Bible Q & A
Why are there Italics in the King James version of the Bible?
Have you ever noticed the italics in the King James Version of the Bible and wondered what
purpose they served?
Why are the words “the son” italicized in so many verses of the genealogy in the third
chapter of Luke?
Italicized words were first used in 1560 when an edition of a Bible, known as the Geneva
Bible, appeared. This Bible had been prepared by the Reformers in Geneva and was
translated directly from the original Hebrew and Greek. In this Bible there were words which
had to be added in English to make the meaning plain, although they were not necessary
in the original Hebrew and Greek idioms. No language can be translated word for
word. The Reformers distinguished such necessarily added word by italicizing them.
This was the most popular Bible obtainable at that time.
There were three versions of the Bible in England by the beginning of the seventeenth
century, but these translations were by no means correct and, as time went on, the
meaning of some of the English words changed. The need for a better translation arose and
from this need came our most popular translation of today, the King James or Authorized Version.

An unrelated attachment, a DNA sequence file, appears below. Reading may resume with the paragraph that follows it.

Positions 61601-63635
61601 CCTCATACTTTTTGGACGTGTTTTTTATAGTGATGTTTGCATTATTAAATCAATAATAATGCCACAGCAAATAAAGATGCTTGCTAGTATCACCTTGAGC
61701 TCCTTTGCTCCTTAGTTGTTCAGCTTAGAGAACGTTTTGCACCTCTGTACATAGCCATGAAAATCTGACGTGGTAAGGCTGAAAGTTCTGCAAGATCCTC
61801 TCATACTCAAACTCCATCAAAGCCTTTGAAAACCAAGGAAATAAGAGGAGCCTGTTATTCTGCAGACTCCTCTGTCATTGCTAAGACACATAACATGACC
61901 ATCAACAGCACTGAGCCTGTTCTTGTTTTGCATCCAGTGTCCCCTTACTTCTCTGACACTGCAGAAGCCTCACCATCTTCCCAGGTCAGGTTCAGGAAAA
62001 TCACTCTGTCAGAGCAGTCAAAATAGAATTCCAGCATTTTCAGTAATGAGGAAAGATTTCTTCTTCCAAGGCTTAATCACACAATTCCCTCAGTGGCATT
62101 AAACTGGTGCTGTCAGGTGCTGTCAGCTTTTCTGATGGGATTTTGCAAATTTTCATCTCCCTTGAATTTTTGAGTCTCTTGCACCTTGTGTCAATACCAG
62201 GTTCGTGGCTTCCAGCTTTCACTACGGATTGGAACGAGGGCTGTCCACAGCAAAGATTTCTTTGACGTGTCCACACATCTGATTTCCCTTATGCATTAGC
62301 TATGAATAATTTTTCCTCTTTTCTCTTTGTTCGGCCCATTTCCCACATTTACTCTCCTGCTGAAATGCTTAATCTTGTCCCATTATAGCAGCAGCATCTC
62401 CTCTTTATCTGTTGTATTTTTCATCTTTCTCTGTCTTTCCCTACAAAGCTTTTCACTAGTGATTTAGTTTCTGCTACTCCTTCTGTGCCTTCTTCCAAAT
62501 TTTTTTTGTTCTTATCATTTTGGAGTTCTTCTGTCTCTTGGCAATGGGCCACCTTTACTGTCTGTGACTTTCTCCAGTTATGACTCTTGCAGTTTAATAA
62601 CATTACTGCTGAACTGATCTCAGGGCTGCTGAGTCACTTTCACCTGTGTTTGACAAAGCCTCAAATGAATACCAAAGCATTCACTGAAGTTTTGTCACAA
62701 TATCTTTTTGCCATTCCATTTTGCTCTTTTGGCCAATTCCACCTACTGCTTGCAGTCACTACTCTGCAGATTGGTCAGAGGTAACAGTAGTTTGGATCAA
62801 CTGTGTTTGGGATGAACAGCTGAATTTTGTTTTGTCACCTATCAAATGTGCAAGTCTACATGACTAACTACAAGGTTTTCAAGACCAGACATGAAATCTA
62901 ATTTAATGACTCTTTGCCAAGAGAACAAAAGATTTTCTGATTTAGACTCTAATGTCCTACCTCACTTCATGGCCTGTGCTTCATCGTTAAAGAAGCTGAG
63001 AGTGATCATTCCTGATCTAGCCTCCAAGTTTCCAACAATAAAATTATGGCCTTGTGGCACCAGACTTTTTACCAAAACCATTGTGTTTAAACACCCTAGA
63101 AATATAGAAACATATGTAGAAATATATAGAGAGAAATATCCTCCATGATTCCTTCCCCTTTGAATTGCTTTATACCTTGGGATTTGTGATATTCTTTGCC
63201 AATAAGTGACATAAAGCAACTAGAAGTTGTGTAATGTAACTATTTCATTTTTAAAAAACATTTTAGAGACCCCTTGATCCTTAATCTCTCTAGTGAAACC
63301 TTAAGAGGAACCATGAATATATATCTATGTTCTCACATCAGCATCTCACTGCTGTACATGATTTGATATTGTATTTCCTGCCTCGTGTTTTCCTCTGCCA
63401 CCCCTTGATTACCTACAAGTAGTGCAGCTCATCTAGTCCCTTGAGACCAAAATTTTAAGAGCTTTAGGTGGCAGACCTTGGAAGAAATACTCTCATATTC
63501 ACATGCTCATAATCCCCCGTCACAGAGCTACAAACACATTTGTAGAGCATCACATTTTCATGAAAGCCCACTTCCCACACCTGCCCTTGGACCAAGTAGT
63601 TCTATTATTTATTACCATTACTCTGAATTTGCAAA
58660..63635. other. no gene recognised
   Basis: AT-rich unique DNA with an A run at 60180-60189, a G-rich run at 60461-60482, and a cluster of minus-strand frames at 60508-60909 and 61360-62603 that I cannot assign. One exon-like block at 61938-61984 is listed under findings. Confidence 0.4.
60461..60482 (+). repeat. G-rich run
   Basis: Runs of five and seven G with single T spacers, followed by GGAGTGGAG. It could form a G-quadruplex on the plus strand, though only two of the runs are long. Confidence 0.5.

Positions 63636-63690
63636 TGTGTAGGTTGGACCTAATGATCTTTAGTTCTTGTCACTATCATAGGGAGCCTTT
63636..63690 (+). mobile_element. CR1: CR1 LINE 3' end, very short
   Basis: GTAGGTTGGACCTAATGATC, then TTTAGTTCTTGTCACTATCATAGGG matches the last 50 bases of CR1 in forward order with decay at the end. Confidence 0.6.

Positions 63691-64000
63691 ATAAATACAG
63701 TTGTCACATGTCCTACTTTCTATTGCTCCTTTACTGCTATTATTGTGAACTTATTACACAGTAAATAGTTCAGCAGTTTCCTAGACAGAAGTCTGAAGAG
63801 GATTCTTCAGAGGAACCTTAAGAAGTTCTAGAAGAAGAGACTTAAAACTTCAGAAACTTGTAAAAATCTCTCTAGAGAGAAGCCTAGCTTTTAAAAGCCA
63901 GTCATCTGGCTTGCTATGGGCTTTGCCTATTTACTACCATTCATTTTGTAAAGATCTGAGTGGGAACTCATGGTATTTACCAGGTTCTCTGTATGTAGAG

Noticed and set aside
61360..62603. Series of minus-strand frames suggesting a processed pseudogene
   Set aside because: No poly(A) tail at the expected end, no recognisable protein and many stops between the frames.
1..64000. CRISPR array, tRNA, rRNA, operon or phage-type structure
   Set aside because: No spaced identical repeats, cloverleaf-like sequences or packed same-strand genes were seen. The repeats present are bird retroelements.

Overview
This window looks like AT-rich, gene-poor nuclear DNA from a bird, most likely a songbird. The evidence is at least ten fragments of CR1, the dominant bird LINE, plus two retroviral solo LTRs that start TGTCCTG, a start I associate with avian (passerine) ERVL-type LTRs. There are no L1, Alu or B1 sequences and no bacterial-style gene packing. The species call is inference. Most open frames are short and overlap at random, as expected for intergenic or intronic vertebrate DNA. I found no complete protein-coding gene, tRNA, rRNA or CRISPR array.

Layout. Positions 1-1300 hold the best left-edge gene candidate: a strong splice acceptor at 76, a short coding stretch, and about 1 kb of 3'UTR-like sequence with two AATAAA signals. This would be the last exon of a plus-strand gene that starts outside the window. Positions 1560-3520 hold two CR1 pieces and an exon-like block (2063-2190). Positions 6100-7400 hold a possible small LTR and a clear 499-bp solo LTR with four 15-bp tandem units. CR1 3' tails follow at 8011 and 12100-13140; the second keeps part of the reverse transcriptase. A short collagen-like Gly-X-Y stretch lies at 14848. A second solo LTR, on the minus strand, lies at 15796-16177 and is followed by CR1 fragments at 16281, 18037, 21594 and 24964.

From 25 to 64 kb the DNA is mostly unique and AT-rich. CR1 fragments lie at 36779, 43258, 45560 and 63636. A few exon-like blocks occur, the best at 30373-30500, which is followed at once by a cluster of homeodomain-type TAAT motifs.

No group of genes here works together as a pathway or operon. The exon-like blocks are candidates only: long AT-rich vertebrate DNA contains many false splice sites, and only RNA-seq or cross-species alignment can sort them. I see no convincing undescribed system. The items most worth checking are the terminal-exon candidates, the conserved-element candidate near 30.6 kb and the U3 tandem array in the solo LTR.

King James I of England gave this task to a group of fifty-four translators. In this
group were High Churchmen, Puritans and the best scholars in the land. They translated
from the original Hebrew and Greek and they also made use of italics to distinguish the words
they added to make peculiar Hebrew and Greek idioms understandable in
English. In most cases italicized words clarify the meaning of certain phrases. But if you
will investigate you will find that the translators were not men filled with God’s Holy
Spirit. Such men, hence, are apt to make mistakes and they did.
The Lord told Moses at the burning bush that His name was I AM. This same Jesus came in the
flesh. When the mad mob came to the Garden of Gethsemane for Him, He told them, “I Am
he”; but notice the word “he” is in italics and was not spoken by Jesus. The
correct translation is, “He said unto them, I AM.” This man-inserted word “he” completely
obscures the significant fact behind this event. That multitude knew what Jesus meant and
consequently they fell backward. They were facing the God of Israel, I AM.
There is another mistake worthy of our attention in Revelation 20:10. John apparently wrote
that the Devil, at the end of the one-thousand-year reign of Christ, would be cast
into the lake of fire “where the beast and false prophet are. “Are”
is in italics and is a man-supplied word. It is not in the original Greek. But to make the
meaning clear in English the words “were cast” ought to have been added. The word “are”
falsely implies that the beast and the false prophet are still alive in the lake of fire at
the time of Satan’s punishment which is after the Millennium (Rev. 19:20). We know
that they will not remain there one thousand years because they, being mortal
flesh, will burn up.
The real meaning is that Satan is to be cast into the same lake of fire into which the
beast and false prophet were cast a thousand years previously.